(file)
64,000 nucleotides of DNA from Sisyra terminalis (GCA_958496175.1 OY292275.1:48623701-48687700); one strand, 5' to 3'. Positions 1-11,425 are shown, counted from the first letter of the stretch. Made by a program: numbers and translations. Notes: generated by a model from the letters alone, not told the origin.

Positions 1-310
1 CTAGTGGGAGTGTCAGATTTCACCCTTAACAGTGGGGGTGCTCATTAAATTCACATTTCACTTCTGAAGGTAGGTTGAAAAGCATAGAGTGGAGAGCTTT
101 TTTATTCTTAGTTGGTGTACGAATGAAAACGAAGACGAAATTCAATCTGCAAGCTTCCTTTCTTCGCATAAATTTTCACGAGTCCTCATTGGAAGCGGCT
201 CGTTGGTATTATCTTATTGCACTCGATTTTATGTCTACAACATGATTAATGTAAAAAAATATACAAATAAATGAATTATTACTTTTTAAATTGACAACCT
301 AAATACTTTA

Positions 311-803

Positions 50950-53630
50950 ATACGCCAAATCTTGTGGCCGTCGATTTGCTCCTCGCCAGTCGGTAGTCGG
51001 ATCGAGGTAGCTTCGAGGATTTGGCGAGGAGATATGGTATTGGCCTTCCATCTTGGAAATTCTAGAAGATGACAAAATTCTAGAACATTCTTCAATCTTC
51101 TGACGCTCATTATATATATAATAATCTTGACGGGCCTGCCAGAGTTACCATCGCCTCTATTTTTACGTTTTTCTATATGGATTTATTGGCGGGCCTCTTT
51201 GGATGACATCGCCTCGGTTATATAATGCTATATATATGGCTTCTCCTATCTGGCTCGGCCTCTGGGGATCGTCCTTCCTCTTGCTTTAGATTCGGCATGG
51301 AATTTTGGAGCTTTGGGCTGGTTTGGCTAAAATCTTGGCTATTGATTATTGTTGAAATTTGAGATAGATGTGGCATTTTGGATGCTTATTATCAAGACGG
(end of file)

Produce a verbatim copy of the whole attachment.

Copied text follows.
64,000 nucleotides of DNA from Sisyra terminalis (GCA_958496175.1 OY292275.1:48623701-48687700); one strand, 5' to 3'. Positions 1-11,425 are shown, counted from the first letter of the stretch. Made by a program: numbers and translations. Notes: generated by a model from the letters alone, not told the origin.

Positions 1-310
1 CTAGTGGGAGTGTCAGATTTCACCCTTAACAGTGGGGGTGCTCATTAAATTCACATTTCACTTCTGAAGGTAGGTTGAAAAGCATAGAGTGGAGAGCTTT
101 TTTATTCTTAGTTGGTGTACGAATGAAAACGAAGACGAAATTCAATCTGCAAGCTTCCTTTCTTCGCATAAATTTTCACGAGTCCTCATTGGAAGCGGCT
201 CGTTGGTATTATCTTATTGCACTCGATTTTATGTCTACAACATGATTAATGTAAAAAAATATACAAATAAATGAATTATTACTTTTTAAATTGACAACCT
301 AAATACTTTA

Positions 311-803

Positions 50950-53630
50950 ATACGCCAAATCTTGTGGCCGTCGATTTGCTCCTCGCCAGTCGGTAGTCGG
51001 ATCGAGGTAGCTTCGAGGATTTGGCGAGGAGATATGGTATTGGCCTTCCATCTTGGAAATTCTAGAAGATGACAAAATTCTAGAACATTCTTCAATCTTC
51101 TGACGCTCATTATATATATAATAATCTTGACGGGCCTGCCAGAGTTACCATCGCCTCTATTTTTACGTTTTTCTATATGGATTTATTGGCGGGCCTCTTT
51201 GGATGACATCGCCTCGGTTATATAATGCTATATATATGGCTTCTCCTATCTGGCTCGGCCTCTGGGGATCGTCCTTCCTCTTGCTTTAGATTCGGCATGG
51301 AATTTTGGAGCTTTGGGCTGGTTTGGCTAAAATCTTGGCTATTGATTATTGTTGAAATTTGAGATAGATGTGGCATTTTGGATGCTTATTATCAAGACGG